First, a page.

Mixed in with all the recent news about the arrest of Harvard professor Henry Louis Gates are a lot of references to “post-racial America.” Many of those references imply that Barack Obama’s presidency is already a failure because racial and racist events still take place in the United States.
Um. Maybe I’m stating the obvious, but President Obama has only been in office for six months. Six months! You don’t “undo” 400 years of racial and racist culture in six months.
“Post-racializing” is a long and slow process marked by bumps, leaps, and zig-zags. It started with the Emancipation Proclamation. Its wheels were greased with the “mainstreaming” of “colored music” in the 1950s by the likes of Elvis Presley and Buddy Holly. It took a big leap forward during the civil rights movement. It hit some serious bumps with the assassination of Dr. Martin Luther King Jr. and the Rodney King debacle. (Rodney King’s simple comment “why can’t we all just get along?” should be up there with Dr. King’s “I have a dream” in the canon of anti-racist quotables.)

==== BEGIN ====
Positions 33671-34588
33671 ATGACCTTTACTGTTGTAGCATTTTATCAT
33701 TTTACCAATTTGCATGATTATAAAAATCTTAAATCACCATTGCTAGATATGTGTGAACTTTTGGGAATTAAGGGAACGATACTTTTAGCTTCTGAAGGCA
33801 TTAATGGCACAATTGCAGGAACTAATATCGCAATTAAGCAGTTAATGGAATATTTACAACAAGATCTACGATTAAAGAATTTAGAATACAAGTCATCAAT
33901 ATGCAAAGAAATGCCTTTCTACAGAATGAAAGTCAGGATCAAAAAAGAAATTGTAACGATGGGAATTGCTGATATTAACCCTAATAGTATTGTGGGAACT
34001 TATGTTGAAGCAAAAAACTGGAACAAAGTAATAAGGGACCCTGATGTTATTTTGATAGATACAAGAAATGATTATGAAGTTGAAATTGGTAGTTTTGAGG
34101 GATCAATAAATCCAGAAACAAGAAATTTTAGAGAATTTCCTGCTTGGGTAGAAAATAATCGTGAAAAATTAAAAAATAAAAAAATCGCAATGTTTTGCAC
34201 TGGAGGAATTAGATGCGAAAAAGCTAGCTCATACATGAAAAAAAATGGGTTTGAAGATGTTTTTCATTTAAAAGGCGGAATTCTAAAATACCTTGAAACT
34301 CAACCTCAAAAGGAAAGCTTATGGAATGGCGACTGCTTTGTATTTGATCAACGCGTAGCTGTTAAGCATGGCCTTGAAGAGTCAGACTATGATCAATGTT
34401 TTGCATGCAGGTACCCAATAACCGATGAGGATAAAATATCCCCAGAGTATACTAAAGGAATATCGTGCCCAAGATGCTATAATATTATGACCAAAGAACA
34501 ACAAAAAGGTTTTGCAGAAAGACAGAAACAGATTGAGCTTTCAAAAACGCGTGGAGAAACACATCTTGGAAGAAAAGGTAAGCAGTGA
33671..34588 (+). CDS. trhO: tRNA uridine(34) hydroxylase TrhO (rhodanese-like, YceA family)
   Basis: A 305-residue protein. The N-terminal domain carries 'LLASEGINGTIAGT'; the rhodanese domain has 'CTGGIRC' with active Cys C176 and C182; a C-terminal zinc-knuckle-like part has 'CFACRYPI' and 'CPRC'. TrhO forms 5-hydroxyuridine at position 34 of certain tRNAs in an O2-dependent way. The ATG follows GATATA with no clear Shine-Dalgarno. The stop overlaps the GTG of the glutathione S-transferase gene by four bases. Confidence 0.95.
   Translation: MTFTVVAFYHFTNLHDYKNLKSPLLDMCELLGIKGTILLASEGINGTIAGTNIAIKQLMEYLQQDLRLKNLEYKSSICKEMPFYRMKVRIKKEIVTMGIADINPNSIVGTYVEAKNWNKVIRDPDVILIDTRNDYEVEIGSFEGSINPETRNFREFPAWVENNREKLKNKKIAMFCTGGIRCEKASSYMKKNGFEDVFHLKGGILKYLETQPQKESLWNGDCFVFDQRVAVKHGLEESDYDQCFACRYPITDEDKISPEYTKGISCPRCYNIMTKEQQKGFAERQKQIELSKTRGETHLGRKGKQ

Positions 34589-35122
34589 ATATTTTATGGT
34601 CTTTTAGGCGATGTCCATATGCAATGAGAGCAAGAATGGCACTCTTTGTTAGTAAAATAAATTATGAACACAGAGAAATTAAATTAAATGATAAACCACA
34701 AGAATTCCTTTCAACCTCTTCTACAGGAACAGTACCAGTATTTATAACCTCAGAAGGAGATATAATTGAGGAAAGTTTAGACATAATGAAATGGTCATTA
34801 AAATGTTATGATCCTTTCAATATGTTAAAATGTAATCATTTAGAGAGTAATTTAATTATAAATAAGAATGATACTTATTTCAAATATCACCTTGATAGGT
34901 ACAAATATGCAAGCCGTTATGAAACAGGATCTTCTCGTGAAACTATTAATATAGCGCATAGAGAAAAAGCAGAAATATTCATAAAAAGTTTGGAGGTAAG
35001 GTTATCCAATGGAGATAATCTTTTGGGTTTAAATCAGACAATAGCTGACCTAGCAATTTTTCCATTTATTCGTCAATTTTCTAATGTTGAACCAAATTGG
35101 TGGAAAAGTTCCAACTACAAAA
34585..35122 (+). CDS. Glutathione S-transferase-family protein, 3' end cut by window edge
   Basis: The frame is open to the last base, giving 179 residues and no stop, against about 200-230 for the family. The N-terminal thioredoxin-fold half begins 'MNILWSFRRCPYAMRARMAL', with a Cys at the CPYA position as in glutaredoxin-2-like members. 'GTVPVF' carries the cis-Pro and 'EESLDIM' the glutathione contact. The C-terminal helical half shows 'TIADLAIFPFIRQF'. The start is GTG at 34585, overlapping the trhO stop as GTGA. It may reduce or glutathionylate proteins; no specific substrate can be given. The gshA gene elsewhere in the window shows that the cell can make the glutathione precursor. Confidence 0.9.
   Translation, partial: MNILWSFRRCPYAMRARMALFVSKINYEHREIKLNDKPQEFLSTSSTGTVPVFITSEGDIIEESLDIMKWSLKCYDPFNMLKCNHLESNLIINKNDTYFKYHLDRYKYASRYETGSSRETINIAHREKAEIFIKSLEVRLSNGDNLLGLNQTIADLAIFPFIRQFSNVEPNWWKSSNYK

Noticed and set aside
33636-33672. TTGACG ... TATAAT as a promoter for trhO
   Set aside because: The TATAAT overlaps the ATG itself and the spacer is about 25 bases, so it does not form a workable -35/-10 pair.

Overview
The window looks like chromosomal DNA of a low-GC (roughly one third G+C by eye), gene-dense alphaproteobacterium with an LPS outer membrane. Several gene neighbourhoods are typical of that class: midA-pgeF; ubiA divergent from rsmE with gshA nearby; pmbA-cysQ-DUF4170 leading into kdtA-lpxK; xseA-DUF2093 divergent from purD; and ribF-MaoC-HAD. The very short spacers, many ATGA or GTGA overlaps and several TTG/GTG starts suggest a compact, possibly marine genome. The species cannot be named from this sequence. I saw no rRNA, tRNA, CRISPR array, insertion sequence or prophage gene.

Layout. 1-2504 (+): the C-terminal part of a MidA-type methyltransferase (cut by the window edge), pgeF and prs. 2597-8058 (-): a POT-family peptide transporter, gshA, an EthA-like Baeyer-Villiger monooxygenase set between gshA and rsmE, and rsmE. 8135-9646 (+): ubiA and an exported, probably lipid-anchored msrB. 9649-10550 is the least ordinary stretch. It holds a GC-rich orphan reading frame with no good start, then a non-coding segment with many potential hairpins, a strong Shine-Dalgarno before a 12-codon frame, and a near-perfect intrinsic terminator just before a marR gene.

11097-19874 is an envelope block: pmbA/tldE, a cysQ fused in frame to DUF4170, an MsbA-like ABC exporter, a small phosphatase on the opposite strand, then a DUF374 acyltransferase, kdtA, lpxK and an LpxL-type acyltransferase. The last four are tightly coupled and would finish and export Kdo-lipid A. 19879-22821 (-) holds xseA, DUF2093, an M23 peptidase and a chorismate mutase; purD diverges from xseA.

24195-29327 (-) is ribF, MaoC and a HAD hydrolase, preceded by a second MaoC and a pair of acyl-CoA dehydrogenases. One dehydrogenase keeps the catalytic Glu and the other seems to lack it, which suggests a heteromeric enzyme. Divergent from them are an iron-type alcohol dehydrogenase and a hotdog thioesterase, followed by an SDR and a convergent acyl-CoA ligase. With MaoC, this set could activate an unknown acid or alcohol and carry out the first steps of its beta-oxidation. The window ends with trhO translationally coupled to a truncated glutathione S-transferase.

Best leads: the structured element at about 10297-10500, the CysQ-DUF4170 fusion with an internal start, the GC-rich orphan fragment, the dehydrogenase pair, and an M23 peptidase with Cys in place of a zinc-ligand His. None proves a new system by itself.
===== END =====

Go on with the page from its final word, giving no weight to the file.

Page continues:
The election of Barak Obama to the office of President is a huge and elegant capriole across an enormous chasm. But it won’t end the racial and racist culture in the United States. Furthermore, Barack Obama is not personally responsible for — nor capable of — ending racialism and racism all by himself.
It’s coming, but it’ll be a long time coming. It’s a matter of generations, not months or years before the U.S. is truly “post-racial.” That doesn’t mean you should give up your Barack Obama-inspired hope (although it would do to let go of the Hope™.) Embrace your hope, and mix it up with positive action, good intentions, and realistic expectations. Don’t be fooled into thinking it’s all going to go away, overnight, because of some magical election in 2008.